The Gaiety Theatre is a theatre on South King Street in Dublin, Ireland, off Grafton Street and close to St. Stephen's Green. It specialises in operatic and musical productions, with occasional dramatic shows.
Designed by architect C.J. Phipps and built in under 7 months, the Gaiety was opened on 27 November 1871 with the Lord Lieutenant of Ireland as guest of honour and a double bill of the comedy 'She Stoops to Conquer' and the burlesque 'La Belle Sauvage'.
The Gaiety Theatre has remained true to the vision of its founders in presenting the highest quality musical and dramatic entertainment. As Dublin's longest-established theatre in continuous production, the Gaiety triumphantly maintains its unrivalled presence as the city's premier venue for popular musical shows, opera, ballet, dance and drama.
The inspiration behind the Gaiety came from the energetic Gunn brothers, John and Michael, whose background was a family music business in Grafton Street. They engaged the eminent architect C.J. Phipps, whose original design in the manner of the traditional European opera house has given us the essential Gaiety, with its handsome Venetian façade, which is familiar to us all.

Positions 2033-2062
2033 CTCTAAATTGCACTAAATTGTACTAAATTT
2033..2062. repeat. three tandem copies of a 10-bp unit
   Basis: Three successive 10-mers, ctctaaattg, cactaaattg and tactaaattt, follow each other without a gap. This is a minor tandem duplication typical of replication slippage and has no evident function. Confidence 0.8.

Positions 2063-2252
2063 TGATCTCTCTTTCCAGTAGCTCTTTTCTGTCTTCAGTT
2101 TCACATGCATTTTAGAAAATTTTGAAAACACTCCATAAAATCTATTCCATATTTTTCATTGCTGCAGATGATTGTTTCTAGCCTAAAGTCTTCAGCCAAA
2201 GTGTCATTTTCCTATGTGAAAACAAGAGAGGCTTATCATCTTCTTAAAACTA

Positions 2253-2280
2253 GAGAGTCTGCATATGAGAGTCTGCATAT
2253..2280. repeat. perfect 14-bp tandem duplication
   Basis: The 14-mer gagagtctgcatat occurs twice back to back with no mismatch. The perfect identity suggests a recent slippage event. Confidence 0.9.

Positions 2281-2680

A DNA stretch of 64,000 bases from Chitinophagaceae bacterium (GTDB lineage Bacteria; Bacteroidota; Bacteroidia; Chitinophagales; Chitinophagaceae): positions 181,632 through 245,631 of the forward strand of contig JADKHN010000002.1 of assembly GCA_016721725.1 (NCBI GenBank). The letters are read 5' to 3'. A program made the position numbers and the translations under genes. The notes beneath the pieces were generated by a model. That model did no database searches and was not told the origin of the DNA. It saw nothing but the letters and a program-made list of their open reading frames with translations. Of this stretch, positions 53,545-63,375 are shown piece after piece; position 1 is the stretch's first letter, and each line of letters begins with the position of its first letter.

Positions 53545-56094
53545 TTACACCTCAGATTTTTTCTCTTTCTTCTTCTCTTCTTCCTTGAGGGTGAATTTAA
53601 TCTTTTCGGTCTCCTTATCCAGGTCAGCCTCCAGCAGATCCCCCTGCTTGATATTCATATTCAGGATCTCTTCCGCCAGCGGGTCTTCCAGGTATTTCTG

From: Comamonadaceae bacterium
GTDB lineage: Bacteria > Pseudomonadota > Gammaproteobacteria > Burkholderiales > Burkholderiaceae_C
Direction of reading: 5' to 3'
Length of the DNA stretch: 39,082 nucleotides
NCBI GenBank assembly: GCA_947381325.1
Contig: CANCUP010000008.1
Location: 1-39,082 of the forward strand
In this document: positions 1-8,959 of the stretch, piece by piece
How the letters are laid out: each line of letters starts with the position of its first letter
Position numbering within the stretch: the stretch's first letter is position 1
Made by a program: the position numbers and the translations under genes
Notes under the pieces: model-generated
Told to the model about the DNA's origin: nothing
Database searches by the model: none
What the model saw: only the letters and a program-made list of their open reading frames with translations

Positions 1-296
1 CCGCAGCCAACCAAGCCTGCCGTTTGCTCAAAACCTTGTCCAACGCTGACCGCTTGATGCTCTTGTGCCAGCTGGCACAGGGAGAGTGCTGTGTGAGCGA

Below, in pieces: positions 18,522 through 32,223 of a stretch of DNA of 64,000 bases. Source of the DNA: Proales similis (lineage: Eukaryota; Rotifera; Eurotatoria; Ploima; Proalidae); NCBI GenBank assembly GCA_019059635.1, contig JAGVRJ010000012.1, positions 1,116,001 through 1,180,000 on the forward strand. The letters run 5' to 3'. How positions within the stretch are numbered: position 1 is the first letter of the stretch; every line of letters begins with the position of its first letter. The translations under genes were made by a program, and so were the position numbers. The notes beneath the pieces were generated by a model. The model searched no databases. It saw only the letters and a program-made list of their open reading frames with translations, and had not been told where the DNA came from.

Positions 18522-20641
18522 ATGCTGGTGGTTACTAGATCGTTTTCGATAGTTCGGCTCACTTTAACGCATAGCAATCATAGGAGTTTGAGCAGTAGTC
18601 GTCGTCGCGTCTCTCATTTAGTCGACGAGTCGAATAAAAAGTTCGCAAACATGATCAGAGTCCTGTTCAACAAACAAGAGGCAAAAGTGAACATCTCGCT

The Gaiety was extended by renowned theatre architect Frank Matcham in 1883, and, despite several improvements to public spaces and stage changes, it retains its Victorian charm and remains Dublin's longest-established, continuously producing theatre.
In 2003 the owners Denis and Caroline Desmond invested over €2.15 million in the biggest restoration programme the Gaiety Theatre has seen in over 50 years included the installation of an air conditioning system and new seating with increased legroom for improved patron comfort. The fruits of this enterprise may already be seen on the street frontage as well as inside.